Few companies ever have the resources or nerve to invest in virgin technology, even if an IT magazine advises them to do so. This is quite understandable. Just as many companies are equally loathe to invest in a proven technology until they see the benefits that other businesses have experienced.
The stakes are high for the IT manager who signs off the cheque for new equipment. All purchases are now strategic, and an ill-advised decision can be regarded as a fundamental error in planning rather than simply a waste of money.
Businesses not only check out a new technology?s specification sheet, they want to see how the products are being used on a practical, day-to-day basis. In recognition of this, Business Computer World?s Technology in Action section shows you how new systems are being put to work. This month, our reporters focus on the way in which three technologies are being applied to businesses.
Traditionally, document management meant making sure that the relevant sheets of paper were deposited in the relevant filing cabinet. Advances in digital scanner technology have brought the ideal of the paperless office one step closer. Many companies are now dispensing with traditional methods of processing incoming documents in favour of an electronic approach.
But automating such processes is not always easy. It requires careful planning and restructuring of existing work methods. However, the Consumers? Association, Gan Insurance UK and BUPA International are three companies which have undergone the upheaval and have found the process worthwhile and profitable. How did they do it, and how has it changed the way they work?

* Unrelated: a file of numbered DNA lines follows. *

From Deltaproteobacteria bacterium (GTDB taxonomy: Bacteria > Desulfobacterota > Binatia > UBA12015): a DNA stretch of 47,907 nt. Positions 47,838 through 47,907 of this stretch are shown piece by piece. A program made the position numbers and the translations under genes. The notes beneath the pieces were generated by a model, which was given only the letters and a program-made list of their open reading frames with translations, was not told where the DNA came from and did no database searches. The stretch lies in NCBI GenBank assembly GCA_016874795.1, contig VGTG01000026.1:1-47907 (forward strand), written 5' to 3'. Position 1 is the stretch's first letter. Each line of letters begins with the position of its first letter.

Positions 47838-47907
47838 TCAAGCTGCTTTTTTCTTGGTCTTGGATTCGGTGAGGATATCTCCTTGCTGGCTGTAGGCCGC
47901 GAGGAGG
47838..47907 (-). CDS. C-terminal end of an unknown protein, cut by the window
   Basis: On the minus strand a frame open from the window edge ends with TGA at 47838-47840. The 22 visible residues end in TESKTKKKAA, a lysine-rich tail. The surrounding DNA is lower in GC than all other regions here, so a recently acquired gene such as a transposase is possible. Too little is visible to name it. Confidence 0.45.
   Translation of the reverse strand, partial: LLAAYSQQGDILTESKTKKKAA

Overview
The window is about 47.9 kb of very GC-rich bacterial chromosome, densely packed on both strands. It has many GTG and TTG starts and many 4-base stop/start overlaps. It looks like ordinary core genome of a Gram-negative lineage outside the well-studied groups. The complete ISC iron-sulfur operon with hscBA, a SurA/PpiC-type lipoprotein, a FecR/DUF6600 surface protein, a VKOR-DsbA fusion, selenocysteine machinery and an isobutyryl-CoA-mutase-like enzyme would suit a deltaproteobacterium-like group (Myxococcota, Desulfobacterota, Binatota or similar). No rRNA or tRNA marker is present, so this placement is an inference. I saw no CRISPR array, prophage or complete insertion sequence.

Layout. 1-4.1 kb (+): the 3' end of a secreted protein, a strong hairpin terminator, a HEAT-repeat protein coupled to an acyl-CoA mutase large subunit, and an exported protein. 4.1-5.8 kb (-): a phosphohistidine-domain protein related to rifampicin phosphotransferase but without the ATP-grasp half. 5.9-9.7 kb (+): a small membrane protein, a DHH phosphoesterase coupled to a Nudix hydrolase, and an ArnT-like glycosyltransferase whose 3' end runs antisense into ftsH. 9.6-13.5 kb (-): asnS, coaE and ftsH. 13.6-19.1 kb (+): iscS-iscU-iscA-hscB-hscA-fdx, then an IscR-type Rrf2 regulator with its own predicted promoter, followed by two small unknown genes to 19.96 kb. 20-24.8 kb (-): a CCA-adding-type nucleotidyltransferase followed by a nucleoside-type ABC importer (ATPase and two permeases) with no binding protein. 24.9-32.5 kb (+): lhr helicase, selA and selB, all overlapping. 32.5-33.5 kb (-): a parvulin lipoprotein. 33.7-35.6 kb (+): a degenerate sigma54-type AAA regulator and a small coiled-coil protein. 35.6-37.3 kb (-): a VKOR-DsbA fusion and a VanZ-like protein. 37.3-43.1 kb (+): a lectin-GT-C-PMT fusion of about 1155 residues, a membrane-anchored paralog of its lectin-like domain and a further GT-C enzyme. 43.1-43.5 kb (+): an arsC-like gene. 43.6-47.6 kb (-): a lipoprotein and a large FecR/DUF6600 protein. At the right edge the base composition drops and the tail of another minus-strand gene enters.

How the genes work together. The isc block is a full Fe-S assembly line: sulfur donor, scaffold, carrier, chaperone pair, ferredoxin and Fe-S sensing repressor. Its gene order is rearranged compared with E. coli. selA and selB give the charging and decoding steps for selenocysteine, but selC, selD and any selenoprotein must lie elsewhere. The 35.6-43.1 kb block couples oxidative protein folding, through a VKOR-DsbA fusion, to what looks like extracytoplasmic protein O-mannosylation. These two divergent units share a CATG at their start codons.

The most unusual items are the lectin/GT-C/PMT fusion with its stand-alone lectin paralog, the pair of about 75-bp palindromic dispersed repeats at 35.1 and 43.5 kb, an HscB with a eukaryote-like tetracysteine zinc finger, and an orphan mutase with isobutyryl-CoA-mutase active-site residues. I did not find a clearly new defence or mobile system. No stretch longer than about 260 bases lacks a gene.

Harassed business managers will tell you that there is never enough time in the day. Maintaining control of projects and managing the time assigned to individual tasks is a major business concern because productivity is paramount. For obvious reasons, managers are also keen to ensure that projects keep to budget.
The Building Design Partnership, Roadways, and Britannia Airways have endeavoured to keep their projects on target by implementing planning and scheduling systems. Is the installation helping them to keep on track? Will a software package ensure that your teams are marshalled efficiently?
One of the industry?s hottest topics also comes under the Business Computer World microscope this month in our focus on data mining. This technology, which allows you to identify meaningful patterns and trends in data, is expected to be worth billions of pounds by the turn of the century.
The Whitbread Group, Natwest UK and the Oxford Transplant Centre are three companies which have decided not to wait until the year 2000 to invest in such technology. While you may not be interested in discovering what factors affect kidney transplant survival rates, you could almost certainly be making better use of your own data. The more traditional methods of database reporting can only tell you so much about underlying trends, whereas data mining can analyse greater volumes of data and so unearth deeper levels of understanding.
Finally, if you are using technology in an innovative way, we would be interested to hear about it. Contact Business Computer World and trade ideas. Call 0171 316 9419 or email [email protected]
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